Few papers use DOIs in the reference section (example below). What are the downsides of using DOIs when listing references?
A typical example from one of the main conferences in the natural language processing field showing no DOI:
To me, the primary reason for not including DOIs in the bibliography is the length restriction of the paper1. The DOI on its own doesn't work as a bibliographical entry, together with the human-readable information, it is redundant, and it adds roughly one line to the paper per entry. Therefore, a bibliography with DOIs is (by removing the DOIs) a welcome source of extra space for content that would otherwise have no space left.
1: In my field, length restrictions are typically tight (8 to 12 pages in two-column formats for "full papers") and to be taken seriously, and additionally aggravated by the fact that papers in my field typically include plenty of figures. Moreover, in my field, bibliographies are normally included in the length restriction or subject to their own length restriction (I have come across rules like "up to 8 pages, or up to 9 pages, if the last page only contains bibliography items").
There's no downside for me, but finding them can be challenging. I just looked at several recent downloaded articles, and I don't see a DOI on the front page. So, I'd say my personal inertia keeps me from digging around on the Internet looking for a DOI to add to my BibTeX entries for each paper I want to cite. I try to add them when they're immediately presented on the papers I cite, since they do have to be found. But having to go look to find them makes them less likely for me to use. Not every paper has a DOI that is readily found. There's no step in my workflow when writing where I go through all my DOI-less citations and try to find one. Maybe that's a bad habit, but it is my habit. I suspect that's true for many authors, but I think you have a bad assumption that there's some downside to DOIs that prevents people from using them. It's not enough of a requirement yet that people do it because journals or the community demand having them on every citation so that people get over their inertia and go find them or figure out if every citation even has one.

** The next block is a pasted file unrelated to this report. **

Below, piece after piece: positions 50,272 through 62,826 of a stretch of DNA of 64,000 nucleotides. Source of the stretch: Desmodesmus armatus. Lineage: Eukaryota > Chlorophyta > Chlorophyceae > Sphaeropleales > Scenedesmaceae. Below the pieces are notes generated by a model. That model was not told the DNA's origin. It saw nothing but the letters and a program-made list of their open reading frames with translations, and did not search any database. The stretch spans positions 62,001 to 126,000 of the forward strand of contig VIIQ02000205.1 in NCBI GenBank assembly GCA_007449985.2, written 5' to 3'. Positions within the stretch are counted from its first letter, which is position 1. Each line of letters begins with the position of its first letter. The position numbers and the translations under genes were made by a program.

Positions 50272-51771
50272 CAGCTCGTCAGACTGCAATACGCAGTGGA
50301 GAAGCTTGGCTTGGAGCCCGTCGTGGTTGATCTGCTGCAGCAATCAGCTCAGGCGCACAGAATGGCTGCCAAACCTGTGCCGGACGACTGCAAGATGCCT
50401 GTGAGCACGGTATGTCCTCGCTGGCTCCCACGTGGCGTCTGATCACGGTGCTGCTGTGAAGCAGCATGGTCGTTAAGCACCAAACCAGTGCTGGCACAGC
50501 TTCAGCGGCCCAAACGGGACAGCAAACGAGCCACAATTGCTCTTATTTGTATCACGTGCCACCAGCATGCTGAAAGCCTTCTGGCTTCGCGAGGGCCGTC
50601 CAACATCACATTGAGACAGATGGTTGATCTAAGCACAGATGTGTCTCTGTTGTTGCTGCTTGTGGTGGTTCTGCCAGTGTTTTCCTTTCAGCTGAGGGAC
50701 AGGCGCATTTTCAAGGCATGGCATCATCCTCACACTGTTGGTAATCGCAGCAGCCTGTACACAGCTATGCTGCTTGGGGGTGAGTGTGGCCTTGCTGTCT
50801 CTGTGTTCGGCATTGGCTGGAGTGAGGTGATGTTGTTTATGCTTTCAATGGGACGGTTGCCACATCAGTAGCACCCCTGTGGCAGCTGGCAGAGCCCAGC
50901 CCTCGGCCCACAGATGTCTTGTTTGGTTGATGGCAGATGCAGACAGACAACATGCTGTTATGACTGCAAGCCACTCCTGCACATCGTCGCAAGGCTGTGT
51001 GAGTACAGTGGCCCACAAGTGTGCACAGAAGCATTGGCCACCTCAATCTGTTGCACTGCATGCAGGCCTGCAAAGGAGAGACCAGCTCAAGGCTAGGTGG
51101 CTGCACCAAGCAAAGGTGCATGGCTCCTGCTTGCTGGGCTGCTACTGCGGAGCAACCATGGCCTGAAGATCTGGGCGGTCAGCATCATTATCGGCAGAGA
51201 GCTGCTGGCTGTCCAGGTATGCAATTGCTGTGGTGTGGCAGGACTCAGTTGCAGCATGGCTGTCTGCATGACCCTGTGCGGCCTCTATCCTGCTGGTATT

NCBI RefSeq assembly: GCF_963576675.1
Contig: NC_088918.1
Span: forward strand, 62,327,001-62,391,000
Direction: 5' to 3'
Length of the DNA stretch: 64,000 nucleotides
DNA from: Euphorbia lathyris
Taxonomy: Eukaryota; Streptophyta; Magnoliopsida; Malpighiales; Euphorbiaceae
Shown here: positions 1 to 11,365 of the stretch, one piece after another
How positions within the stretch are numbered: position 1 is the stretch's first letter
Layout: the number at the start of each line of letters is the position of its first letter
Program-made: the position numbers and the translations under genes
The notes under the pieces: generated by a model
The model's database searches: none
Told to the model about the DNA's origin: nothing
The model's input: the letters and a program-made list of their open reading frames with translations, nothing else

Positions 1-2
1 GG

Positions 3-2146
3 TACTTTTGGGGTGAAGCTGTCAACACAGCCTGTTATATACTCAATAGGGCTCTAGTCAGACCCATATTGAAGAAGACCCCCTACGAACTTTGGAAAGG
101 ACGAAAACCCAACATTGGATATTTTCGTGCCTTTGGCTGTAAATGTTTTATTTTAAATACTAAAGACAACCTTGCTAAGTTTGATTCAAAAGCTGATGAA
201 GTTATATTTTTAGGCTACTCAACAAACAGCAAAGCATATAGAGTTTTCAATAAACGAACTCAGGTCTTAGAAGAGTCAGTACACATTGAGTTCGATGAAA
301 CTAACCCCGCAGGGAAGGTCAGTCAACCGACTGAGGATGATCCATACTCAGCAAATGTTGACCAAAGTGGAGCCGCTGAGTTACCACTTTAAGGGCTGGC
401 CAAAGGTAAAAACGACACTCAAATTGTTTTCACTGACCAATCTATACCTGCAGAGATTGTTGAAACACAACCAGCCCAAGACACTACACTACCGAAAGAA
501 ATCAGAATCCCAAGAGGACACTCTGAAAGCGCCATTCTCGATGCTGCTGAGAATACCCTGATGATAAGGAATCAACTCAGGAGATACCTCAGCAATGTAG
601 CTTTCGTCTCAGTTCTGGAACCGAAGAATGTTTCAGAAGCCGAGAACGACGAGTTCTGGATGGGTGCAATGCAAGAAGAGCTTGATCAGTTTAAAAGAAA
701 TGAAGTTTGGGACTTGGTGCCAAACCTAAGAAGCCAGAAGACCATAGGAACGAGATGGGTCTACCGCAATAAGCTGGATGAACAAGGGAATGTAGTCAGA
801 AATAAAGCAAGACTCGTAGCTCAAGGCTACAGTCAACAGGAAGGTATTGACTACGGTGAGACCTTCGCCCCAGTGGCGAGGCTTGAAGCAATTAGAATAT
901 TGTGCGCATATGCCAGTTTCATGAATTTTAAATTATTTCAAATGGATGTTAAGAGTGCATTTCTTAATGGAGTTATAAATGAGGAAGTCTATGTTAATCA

I can speak for mathematics, where virtually no papers are cited with DOIs. Indeed, I confess to only a vague understanding of what they are (and I suspect most mathematicians would say the same).
The only downsides of which I'm aware are that they would take some effort to look up, and take a little bit of space. I think the reason they aren't used is because mathematicians don't see any obvious need or benefit. At any rate, I glanced through the DOI FAQ just now and didn't see any compelling use case.
Perhaps this is because we have MathSciNet (Mathematical Reviews), a searchable database of essentially every modern math paper that has been published in a reputable journal, with reviews and links to online versions (when available). Indeed, sometimes citations include the "review number" from this database. I don't bother, because it is just as easy to look up papers by author name and title, but some people do.
They occupy precious space on a page. For journals that publish in print, this costs money. In other cases, papers are subject to page limits, and adding DOIs would take away from space that could be used to describe results.